Finding strength in fragility

Dale Chihuly extols the strength in glass, the importance of good ideas in a special lecture at the Oklahoma City Museum of Art.
by Brandy McDonnell Published: July 4, 2012

Most people view glass as fragile, maybe even flimsy and certainly easily broken.

But where others see weakness, Dale Chihuly sees strength and, more importantly, the potential for beauty.

“There's something about glass that's very strong,” Chihuly said during a special invitation-only lecture last week at the Oklahoma City Museum of Art.

As a medium, glass has certainly had a mighty effect on Chihuly's life — and vice versa.

“Dale Chihuly is credited with revolutionizing the studio glass movement,” said Elby Beal, chairman of the Oklahoma City Museum of Art's Board of Trustees. “His work is included in more than 200 museum collections worldwide. He has been the recipient of many awards, including 11 honorary doctorates and two fellowships from the National Endowment for the Arts.”

With his multimedia lecture, Chihuly, 70, took museum guests on what Beal called a “world tour” of his prolific career, from Venice to Jerusalem to his home state of Washington. The lecture was part of the museum's ongoing commemoration of its 10th anniversary in its downtown home.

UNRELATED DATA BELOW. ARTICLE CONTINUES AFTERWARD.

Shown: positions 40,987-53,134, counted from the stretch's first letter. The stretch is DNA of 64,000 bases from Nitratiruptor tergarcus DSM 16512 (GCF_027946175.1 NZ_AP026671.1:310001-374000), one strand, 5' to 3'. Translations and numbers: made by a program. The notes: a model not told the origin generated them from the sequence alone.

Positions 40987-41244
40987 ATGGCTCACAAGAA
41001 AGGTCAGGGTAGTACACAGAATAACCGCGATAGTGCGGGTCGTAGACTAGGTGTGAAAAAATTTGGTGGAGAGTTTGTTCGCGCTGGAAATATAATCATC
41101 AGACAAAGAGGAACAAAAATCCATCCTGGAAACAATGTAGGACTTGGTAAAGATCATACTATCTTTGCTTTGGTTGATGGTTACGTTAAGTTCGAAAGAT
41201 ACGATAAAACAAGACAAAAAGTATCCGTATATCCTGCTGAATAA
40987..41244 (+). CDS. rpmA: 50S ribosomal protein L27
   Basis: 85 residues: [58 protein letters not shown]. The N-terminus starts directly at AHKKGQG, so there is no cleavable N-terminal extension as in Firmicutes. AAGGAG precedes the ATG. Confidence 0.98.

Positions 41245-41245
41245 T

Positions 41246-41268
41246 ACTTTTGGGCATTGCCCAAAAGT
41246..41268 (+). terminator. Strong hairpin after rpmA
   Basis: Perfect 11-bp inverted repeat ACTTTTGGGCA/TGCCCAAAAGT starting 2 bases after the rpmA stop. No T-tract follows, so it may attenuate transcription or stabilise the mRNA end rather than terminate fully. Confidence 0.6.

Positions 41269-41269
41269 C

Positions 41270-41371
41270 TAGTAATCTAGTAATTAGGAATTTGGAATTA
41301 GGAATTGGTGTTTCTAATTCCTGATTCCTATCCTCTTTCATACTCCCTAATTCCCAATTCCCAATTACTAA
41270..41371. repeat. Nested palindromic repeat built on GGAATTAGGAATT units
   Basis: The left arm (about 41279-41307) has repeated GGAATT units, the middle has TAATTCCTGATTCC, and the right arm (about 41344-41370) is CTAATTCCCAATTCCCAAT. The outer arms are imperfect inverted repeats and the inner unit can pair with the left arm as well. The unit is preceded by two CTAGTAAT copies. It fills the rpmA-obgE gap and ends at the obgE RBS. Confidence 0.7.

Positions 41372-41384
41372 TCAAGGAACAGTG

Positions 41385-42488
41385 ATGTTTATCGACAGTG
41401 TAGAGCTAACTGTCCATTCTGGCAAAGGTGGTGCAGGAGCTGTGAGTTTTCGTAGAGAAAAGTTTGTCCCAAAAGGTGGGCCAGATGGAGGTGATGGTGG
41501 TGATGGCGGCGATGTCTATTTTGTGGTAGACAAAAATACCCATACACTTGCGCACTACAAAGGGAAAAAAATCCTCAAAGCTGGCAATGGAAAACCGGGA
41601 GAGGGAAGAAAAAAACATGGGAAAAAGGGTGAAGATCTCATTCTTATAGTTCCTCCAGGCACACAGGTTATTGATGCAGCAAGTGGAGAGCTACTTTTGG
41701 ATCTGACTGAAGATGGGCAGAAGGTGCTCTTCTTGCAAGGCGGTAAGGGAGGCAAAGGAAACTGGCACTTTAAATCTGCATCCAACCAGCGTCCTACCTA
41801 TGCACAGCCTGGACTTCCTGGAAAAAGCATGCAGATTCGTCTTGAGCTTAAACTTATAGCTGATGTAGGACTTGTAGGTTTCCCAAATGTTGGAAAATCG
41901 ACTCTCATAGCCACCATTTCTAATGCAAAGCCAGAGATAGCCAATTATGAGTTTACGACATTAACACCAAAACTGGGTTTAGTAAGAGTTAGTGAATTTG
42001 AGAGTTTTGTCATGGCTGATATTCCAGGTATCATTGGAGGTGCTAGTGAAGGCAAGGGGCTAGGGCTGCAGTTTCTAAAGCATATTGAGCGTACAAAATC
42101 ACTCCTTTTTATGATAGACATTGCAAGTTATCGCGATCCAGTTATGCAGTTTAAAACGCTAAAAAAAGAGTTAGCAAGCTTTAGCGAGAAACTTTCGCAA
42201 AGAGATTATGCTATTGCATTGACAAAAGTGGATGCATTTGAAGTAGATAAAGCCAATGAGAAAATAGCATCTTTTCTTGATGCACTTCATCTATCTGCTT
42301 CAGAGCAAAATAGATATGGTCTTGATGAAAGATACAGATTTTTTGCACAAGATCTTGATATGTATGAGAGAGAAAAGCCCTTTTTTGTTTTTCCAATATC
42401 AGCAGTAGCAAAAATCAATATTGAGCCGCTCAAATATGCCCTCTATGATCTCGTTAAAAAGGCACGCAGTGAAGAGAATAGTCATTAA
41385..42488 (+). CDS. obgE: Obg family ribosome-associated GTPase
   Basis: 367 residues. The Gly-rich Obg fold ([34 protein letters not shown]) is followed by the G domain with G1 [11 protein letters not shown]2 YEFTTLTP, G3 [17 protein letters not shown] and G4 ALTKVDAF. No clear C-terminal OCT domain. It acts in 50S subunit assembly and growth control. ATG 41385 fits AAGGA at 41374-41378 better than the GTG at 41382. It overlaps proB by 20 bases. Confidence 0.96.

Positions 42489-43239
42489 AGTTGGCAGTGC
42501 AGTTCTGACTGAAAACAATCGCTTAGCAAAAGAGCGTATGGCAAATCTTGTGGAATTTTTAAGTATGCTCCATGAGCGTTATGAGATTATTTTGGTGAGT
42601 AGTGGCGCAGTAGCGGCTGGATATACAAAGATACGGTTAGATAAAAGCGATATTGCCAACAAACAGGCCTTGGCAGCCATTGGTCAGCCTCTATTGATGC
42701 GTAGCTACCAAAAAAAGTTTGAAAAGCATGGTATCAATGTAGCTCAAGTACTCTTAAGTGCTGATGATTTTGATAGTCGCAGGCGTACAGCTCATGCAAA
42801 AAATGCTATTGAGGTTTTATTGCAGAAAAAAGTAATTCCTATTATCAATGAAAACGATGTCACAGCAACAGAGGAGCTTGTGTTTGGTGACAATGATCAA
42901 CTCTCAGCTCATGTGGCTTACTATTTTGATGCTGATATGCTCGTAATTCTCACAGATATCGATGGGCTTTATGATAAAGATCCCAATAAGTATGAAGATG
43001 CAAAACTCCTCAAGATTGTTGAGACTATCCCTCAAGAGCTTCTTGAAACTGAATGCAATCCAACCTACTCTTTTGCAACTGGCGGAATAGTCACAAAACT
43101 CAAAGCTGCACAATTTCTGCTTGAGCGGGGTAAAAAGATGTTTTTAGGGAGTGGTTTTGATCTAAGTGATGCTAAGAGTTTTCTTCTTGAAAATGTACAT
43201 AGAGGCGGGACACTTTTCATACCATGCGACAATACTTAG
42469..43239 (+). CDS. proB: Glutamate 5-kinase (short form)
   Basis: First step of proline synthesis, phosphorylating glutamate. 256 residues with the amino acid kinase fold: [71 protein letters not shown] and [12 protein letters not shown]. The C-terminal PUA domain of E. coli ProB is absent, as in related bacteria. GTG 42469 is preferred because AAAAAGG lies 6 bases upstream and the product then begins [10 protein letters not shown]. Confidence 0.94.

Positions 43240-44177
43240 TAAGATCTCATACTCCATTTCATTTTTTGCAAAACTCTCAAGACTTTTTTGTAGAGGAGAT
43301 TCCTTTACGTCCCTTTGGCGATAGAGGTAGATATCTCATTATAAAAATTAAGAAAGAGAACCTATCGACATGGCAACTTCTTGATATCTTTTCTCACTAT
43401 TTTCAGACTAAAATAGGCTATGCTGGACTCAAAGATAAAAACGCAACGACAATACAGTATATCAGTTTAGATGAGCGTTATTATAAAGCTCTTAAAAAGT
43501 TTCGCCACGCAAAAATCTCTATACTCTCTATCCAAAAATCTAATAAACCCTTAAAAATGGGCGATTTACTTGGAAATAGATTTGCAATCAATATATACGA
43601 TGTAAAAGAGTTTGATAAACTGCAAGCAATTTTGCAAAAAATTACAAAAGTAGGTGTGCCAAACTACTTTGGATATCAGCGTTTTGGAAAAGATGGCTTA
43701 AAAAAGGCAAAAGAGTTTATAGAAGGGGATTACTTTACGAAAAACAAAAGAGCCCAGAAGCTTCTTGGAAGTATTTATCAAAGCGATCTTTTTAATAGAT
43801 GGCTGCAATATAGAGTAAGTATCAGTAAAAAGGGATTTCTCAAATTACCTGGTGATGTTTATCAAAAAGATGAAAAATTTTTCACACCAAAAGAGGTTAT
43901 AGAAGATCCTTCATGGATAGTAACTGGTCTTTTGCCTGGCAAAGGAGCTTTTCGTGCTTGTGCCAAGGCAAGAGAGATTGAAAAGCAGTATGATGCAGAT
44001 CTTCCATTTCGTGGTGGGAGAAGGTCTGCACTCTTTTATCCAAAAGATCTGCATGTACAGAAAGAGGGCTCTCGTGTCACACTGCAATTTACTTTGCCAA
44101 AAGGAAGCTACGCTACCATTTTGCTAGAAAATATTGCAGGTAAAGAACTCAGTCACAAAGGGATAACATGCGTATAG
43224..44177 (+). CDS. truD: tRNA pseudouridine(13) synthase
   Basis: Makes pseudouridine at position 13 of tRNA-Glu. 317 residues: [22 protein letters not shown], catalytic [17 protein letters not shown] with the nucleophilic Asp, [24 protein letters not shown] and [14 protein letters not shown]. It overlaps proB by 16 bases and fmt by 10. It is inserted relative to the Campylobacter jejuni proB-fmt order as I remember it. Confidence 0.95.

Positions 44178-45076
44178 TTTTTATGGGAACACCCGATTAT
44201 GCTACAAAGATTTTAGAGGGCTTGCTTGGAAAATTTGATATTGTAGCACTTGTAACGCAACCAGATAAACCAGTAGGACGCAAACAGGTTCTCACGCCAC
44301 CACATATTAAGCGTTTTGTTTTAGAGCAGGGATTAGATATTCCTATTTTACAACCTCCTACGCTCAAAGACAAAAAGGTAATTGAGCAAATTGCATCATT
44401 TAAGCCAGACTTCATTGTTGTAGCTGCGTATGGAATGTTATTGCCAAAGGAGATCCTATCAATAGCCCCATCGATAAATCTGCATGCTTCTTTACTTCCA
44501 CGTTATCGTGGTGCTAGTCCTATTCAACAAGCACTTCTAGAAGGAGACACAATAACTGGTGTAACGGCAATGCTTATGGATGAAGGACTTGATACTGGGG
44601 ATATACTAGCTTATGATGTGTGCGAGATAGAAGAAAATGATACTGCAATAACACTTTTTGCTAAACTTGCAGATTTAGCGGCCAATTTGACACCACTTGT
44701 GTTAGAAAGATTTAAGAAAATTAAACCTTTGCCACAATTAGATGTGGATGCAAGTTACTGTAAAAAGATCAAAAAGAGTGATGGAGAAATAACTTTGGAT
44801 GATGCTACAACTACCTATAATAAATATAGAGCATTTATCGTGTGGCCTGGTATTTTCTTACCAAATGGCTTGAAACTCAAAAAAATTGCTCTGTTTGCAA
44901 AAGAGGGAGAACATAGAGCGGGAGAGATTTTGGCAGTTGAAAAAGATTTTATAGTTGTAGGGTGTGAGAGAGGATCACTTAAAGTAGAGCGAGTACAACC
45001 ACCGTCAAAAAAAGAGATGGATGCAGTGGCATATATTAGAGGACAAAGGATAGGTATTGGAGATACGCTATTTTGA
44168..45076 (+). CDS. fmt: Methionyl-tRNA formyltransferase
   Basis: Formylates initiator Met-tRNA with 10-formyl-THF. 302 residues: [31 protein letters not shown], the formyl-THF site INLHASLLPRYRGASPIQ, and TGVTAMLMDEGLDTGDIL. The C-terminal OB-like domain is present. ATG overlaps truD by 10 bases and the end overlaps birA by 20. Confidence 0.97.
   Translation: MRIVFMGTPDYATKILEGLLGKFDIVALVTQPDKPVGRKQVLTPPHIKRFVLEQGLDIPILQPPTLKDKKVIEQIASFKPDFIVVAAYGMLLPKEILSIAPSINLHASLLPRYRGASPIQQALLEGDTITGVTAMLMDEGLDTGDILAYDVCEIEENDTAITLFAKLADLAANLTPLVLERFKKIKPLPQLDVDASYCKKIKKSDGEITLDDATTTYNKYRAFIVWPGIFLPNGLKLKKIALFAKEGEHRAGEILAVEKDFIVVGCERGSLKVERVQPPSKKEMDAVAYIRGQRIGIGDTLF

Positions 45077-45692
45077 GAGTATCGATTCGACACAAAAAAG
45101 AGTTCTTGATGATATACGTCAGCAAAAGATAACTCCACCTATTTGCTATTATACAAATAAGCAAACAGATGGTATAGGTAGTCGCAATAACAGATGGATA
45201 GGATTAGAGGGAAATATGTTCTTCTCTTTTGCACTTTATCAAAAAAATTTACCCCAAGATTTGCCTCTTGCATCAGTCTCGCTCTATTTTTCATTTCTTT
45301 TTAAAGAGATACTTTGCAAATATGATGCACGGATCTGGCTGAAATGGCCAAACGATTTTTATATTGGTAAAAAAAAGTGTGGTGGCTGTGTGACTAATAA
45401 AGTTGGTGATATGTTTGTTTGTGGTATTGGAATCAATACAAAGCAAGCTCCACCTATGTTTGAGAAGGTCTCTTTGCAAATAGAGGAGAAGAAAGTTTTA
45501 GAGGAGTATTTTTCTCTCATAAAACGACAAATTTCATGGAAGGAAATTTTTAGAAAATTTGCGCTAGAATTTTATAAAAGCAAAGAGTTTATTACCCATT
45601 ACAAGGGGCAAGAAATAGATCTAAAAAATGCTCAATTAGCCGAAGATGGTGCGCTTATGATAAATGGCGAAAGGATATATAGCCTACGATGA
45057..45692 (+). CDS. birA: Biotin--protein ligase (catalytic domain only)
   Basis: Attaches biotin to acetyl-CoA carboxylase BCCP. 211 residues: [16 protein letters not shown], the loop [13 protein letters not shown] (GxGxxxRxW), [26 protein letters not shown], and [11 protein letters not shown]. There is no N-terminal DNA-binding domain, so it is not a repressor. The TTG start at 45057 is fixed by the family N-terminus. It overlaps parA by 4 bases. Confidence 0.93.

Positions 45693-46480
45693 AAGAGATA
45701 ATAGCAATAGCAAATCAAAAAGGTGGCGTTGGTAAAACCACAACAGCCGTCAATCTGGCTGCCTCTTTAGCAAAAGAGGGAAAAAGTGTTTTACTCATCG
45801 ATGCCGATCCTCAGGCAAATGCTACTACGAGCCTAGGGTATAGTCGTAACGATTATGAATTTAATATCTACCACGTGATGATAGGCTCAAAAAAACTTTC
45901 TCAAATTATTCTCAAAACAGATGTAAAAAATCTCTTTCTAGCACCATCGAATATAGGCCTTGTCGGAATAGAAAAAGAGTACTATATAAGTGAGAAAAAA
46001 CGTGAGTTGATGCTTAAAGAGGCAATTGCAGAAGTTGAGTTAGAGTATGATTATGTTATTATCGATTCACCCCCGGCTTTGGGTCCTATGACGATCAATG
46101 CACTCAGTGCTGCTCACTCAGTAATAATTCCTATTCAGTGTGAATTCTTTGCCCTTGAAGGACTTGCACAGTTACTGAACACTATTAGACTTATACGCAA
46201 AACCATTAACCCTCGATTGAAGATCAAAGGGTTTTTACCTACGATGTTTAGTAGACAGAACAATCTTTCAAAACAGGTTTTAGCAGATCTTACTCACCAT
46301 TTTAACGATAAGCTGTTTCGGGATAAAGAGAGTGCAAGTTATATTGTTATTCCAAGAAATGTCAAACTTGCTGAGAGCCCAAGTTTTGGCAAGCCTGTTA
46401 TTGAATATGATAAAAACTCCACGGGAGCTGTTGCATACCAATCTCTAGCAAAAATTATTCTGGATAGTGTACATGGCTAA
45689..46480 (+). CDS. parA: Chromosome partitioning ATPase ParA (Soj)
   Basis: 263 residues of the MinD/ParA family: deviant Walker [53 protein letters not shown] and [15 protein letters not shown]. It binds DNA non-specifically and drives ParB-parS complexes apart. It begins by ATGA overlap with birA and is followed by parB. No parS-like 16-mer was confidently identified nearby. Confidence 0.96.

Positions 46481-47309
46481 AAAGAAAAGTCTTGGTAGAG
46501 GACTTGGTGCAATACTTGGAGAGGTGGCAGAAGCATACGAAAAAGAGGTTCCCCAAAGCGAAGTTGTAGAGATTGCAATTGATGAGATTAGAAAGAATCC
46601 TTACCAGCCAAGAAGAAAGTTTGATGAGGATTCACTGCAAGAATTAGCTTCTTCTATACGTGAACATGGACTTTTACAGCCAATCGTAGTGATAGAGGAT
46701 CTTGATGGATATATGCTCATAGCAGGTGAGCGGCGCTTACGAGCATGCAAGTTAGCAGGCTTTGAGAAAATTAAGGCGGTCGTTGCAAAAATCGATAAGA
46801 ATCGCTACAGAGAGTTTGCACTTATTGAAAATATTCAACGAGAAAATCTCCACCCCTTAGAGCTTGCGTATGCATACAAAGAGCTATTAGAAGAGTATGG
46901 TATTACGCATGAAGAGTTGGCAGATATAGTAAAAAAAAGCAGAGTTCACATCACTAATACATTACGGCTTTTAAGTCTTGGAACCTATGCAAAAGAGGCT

“His special exhibition for our opening 10 years ago ... represented the most comprehensive collection of his work. It was so magnificently received by all who visited the museum that (the late) Carolyn Hill, our beloved executive director, arranged for the purchase of what would become the strongest attraction of our permanent collection,” Beal said.

“It continues its awe-inspiring effect on all who enter the world of Dale Chihuly.”

International artistry

Chihuly's hourlong lecture focused on a series of video clips showcasing some of his landmark international glass projects. The audience not only gasped at images of the skyscraping “Crystal Mountain” in Israel and the exotic, prismatic chandeliers hanging in Italy, but also at footage of Chihuly casually tossing elegant glass forms into a river.

“Well, I wasn't so sure if they'd break or not when I started throwing them in the water. But they didn't break,” said Chihuly, wearing a bright green shirt, black pants and blazer and black shoes speckled with colorful paint. “A lot of those pieces were very thin, but somehow it manages to take the shock.”

by Matt Dinger
Court Reporter
Matt Dinger was born and raised in Oklahoma City. He has worked in OPUBCO's News and Information Center since 2006, and has been assigned to the breaking news desk since its formation in fall 2008. He specializes in crime and police reporting.
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